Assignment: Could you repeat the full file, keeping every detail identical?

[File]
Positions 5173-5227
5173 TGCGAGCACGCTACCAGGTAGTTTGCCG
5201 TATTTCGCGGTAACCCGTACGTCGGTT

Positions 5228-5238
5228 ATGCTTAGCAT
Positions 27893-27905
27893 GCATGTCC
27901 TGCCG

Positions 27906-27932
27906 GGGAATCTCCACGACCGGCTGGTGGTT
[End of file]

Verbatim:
Positions 5173-5227
5173 TGCGAGCACGCTACCAGGTAGTTTGCCG
5201 TATTTCGCGGTAACCCGTACGTCGGTT

Positions 5228-5238
5228 ATGCTTAGCAT
Positions 27893-27905
27893 GCATGTCC
27901 TGCCG

Positions 27906-27932
27906 GGGAATCTCCACGACCGGCTGGTGGTT